Debugging WorldWideWeb

Earlier this week, I mentioned the exciting hackathon that produced a moderately-faithful reimagining of the world’s first Web browser. I was sufficiently excited about it that I not only blogged here but I also posted about it to MetaFilter. Of course, the very first thing that everybody there did was try to load MetaFilter in it, which… didn’t work.

MetaFilter failing to load on the reimagined WorldWideWeb.
500? Really?

People were quick to point this out and assume that it was something to do with the modernity of MetaFilter:

honestly, the disheartening thing is that many metafilter pages don’t seem to work. Oh, the modern web.

Some even went so far as to speculate that the reason related to MetaFilter’s use of CSS and JS:

CSS and JS. They do things. Important things.

This is, of course, complete baloney, and it’s easy to prove to oneself. Firstly, simply using the View Source tool in your browser on a MetaFilter page reveals source code that’s quite comprehensible, even human-readable, without going anywhere near any CSS or JavaScript.

MetaFilter in Lynx: perfectly usable browing experience
As late as the early 2000s I’d occasionally use Lynx for serious browsing, but any time I’ve used it since it’s been by necessity.

Secondly, it’s pretty simple to try browsing MetaFilter without CSS or JavaScript enabled! I tried in two ways: first, by using Lynx, a text-based browser that’s never supported either of those technologies. I also tried by using Firefox but with them disabled (honestly, I slightly miss when the Web used to look like this):

MetaFilter in Firefox (with CSS and JS disabled)
It only took me three clicks to disable stylesheets and JavaScript in my copy of Firefox… but I’ll be the first to admit that I don’t keep my browser configured like “normal people” probably do.

And thirdly: the error code being returned by the simulated WorldWideWeb browser is a HTTP code 500. Even if you don’t know your HTTP codes (I mean, what kind of weirdo would take the time to memorise them all anyway <ahem>), it’s worth learning this: the first digit of a HTTP response code tells you what happened:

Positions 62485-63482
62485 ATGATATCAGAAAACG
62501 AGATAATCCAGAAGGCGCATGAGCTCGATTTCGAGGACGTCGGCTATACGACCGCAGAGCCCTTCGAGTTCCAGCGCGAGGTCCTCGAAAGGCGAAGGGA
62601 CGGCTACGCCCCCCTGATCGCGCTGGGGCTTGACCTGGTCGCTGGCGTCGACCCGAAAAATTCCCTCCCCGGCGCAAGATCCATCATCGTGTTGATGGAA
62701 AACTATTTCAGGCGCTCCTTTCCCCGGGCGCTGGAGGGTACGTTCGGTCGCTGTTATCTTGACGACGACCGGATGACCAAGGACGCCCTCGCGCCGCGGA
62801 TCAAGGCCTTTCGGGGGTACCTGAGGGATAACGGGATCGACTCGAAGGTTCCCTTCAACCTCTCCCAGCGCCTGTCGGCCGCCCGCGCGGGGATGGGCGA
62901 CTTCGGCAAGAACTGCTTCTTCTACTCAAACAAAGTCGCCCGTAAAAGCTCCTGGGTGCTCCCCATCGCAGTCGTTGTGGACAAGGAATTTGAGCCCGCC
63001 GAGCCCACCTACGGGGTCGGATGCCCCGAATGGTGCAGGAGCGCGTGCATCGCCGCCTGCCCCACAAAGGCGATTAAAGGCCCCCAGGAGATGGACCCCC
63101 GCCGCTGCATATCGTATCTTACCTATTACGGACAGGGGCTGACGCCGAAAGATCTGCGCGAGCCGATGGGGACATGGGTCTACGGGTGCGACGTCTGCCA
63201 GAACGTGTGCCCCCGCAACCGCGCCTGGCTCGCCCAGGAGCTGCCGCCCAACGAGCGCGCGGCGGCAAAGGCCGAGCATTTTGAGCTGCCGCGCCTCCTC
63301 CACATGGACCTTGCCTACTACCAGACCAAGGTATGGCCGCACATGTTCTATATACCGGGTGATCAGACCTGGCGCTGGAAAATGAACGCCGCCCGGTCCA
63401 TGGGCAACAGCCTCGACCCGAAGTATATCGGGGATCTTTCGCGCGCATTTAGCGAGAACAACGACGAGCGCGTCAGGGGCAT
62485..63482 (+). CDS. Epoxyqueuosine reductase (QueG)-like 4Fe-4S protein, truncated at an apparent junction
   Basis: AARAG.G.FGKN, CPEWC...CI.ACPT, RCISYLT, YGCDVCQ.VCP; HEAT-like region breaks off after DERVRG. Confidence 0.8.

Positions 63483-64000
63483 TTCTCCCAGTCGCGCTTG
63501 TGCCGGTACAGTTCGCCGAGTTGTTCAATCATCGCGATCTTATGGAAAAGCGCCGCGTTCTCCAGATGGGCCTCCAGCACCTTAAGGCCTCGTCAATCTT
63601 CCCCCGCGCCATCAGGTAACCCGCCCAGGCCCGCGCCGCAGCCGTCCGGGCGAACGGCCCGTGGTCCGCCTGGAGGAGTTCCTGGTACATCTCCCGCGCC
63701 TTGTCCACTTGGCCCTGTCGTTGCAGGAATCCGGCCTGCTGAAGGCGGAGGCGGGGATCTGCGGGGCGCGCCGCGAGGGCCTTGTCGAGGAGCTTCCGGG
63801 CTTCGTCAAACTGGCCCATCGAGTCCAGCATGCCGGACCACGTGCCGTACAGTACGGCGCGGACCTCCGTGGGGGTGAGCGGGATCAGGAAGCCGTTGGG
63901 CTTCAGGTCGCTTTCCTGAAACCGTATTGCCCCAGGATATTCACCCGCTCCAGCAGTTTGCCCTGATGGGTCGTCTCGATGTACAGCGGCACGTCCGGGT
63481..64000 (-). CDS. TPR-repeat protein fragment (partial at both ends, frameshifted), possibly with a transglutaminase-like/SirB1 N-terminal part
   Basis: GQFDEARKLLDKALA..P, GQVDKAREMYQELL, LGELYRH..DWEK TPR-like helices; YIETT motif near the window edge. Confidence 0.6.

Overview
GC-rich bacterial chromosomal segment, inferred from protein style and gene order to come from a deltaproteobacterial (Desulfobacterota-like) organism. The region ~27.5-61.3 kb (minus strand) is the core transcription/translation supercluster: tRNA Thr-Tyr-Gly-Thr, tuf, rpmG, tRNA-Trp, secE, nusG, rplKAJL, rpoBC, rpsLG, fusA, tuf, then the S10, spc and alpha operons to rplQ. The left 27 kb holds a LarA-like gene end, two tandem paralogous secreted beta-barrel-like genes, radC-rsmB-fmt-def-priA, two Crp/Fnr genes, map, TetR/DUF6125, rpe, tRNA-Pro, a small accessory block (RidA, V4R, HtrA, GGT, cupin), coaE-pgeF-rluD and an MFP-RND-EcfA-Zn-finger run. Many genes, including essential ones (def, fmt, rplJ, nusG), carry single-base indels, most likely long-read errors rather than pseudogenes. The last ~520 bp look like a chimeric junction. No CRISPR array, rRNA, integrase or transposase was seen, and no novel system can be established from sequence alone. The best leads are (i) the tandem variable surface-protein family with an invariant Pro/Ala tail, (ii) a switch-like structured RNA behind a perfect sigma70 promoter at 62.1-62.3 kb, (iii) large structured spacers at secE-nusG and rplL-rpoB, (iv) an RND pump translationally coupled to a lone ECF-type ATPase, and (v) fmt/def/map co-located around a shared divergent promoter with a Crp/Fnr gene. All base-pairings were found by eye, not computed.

• 1xx means “everything’s fine, keep going”;
  • 2xx means “everything’s fine and we’re done”;
  • 3xx means “try over there”;
  • 4xx means “you did something wrong” (the infamous 404, for example, means you asked for a page that doesn’t exist);
  • 5xx means “the server did something wrong”.

Simple! The fact that the error code begins with a 5 strongly implies that the problem isn’t in the (client-side) reimplementation of WorldWideWeb: if this had have been a CSS/JS problem, I’d expect to see a blank page, scrambled content, “filler” content, or incomplete content.

So I found myself wondering what the real problem was. This is, of course, where my geek flag becomes most-visible: what we’re talking about, let’s not forget, is a fringe problem in an incomplete simulation of an ancient computer program that nobody uses. Odds are incredibly good that nobody on Earth cares about this except, right now, for me.

Dan's proposed "Geek Flag"
I searched for a “Geek Flag” and didn’t like anything I saw, so I came up with this one based on… well, if you recognise what it’s based on, good for you, you’re certainly allowed to fly it. If not… well, you can too: there’s no geek-gatekeeping here.

Luckily, I spotted Jeremy’s note that the source code for the WorldWideWeb simulator was now available, so I downloaded a copy to take a look. Here’s what’s happening:

  1. The (simulated) copy of WorldWideWeb is asked to open a document by reference, e.g. “https://www.metafilter.com/”.
  2. To work around same-origin policy restrictions, the request is sent to an API which acts as a proxy server.
  3. The API makes a request using the Node package “request” with this line of code: request(url, (error, response, body) => { ... }).  When the first parameter to request is a (string) URL, the module uses its default settings for all of the other options, which means that it doesn’t set the User-Agent header (an optional part of a Web request where the computer making the request identifies the software that’s asking).
  4. MetaFilter, for some reason, blocks requests whose User-Agent isn’t set. This is weird! And nonstandard: while web browsers should – in RFC2119 terms – set their User-Agent: header, web servers shouldn’t require that they do so. MetaFilter returns a 403 and a message to say “Forbidden”; usually a message you only see if you’re trying to access a resource that requires session authentication and you haven’t logged-in yet.
  5. The API is programmed to handle response codes 200 (okay!) and 404 (not found), but if it gets anything else back it’s supposed to throw a 400 (bad request). Except there’s a bug: when trying to throw a 400, it requires that an error message has been set by the request module and if there hasn’t… it instead throws a 500 with the message “Internal Server Fangle” and  no clue what actually went wrong. So MetaFilter’s 403 gets translated by the proxy into a 400 which it fails to render because a 403 doesn’t actually produce an error message and so it gets translated again into the 500 that you eventually see. What a knock-on effect!
Illustration showing conversation between simulated WorldWideWeb and MetaFilter via an API that ultimately sends requests without a User-Agent, gets a 403 in response, and can't handle the 403 and so returns a confusing 500.
If you’re having difficulty visualising the process, this diagram might help you to continue your struggle with that visualisation.

The fix is simple: simply change the line: